The jellabiya[citation needed], also jalabiya[1] or galabeya[citation needed] (Arabic: جلابية / ALA-LC: jilabīyah Egyptian Arabic: [ɡæ.læ.ˈbej.jæ, ɡæl.læ-]; "jelebeeya" in Ethiopia; "jehllubeeya" in Eritrea) is a loose-fitting, traditional Egyptian garment from the Nile Valley, also traditionally worn in Sudan,[2] Ethiopia and Eritrea. The colorful Egyptian style is worn by both men and women.[3]

Musicians in Egypt wearing (urban) jellabiya
Beja tribesmen in Sudan wearing jellabiya

The jellabiya differs from the Arabic thawb, as it has a wider cut, no collar (in some cases, no buttons) and longer, wider sleeves. Versions for farmers have very wide sleeves and sewn-in pockets used to carry tobacco, money, or other small items. Along the Red Sea coast in Egypt, Nubia and Sudan and among some Beja tribesmen, the Arabic dishdash is preferred due to the jellabiya's association with farming.

Jellabiya worn in summer are often white. During winter, thicker fabrics that are grey, dark green, olive, blue, tan or striped are used, and colorful scarves are worn around the neck. The garment is traditionally worn with an ammama (turban).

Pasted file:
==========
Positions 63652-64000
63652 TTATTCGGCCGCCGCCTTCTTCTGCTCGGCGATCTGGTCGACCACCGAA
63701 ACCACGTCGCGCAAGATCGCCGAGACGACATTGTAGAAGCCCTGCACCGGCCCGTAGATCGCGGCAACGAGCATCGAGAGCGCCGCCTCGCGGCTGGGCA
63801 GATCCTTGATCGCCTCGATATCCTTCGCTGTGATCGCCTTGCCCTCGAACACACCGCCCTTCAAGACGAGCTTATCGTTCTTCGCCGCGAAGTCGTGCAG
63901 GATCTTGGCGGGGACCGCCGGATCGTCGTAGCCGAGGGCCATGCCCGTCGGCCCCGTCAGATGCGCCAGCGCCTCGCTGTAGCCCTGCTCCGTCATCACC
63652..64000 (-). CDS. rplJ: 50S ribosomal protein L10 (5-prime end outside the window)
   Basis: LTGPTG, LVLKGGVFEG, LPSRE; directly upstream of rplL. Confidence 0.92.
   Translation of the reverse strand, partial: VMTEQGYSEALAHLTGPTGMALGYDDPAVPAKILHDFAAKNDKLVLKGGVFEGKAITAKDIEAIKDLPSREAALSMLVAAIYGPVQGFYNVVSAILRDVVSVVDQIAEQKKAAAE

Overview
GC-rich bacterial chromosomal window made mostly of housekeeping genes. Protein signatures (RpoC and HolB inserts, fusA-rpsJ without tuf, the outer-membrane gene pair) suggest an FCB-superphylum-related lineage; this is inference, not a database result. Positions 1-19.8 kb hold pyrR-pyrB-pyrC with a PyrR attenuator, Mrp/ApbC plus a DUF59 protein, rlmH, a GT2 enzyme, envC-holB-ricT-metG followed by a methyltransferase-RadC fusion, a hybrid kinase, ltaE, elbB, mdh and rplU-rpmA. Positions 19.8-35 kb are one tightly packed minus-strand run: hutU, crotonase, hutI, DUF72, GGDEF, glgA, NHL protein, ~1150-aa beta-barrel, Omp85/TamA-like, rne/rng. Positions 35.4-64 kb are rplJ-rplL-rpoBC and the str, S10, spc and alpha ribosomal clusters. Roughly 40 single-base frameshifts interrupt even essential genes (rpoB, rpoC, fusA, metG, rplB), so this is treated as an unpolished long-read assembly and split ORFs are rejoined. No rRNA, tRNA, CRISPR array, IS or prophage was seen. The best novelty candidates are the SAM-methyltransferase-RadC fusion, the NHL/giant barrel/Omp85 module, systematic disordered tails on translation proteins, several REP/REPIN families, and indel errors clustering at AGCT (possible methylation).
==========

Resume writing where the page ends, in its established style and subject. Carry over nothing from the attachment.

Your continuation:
A full male dress in Sudan usually consists of three pieces, the jibba, the kaftan, and the sederi. The gebba/jibba, is the outermost garment characterized by a long opening over the chest. The urban version used to have this opening continue to the end, which made the jibba effectively a long coat. It has one pocket on one side and on the other side, just an opening that leads to a pocket in the Kaftan, the gallabiya's undergarment. The kaftan is perfectly aligned with the jibba and worn under it for protection against both heat and cold. It is also made of pure cotton to evade irritation caused by the wool of the winter jibba. Between the kaftan and the jibba there is a sederi (vest) which has small pockets for money, cigarette packs, and even pistols. A traditional kamees and a sirwal are usually worn underneath the three piece suit.[citation needed]

See alsoEdit


  1. ^ Kushkush, Isma'il (September 2020). "In the Land of Kush". Smithsonian Magazine. Smithsonian Institution. Retrieved January 19, 2021.{{cite web}}: CS1 maint: url-status (link)
  2. ^ Perner, Conradin (2017-03-15). Why Did You Come If You Leave Again?: The Narrative of an Ethnographer's Footprints Among the Anyuak in South Sudan. Xlibris Corporation. ISBN 978-1-5245-7187-0.
  3. ^ Challen, Paul (2015-07-15). The Culture and Crafts of Egypt. The Rosen Publishing Group, Inc. p. 22. ISBN 978-1-4994-1157-7.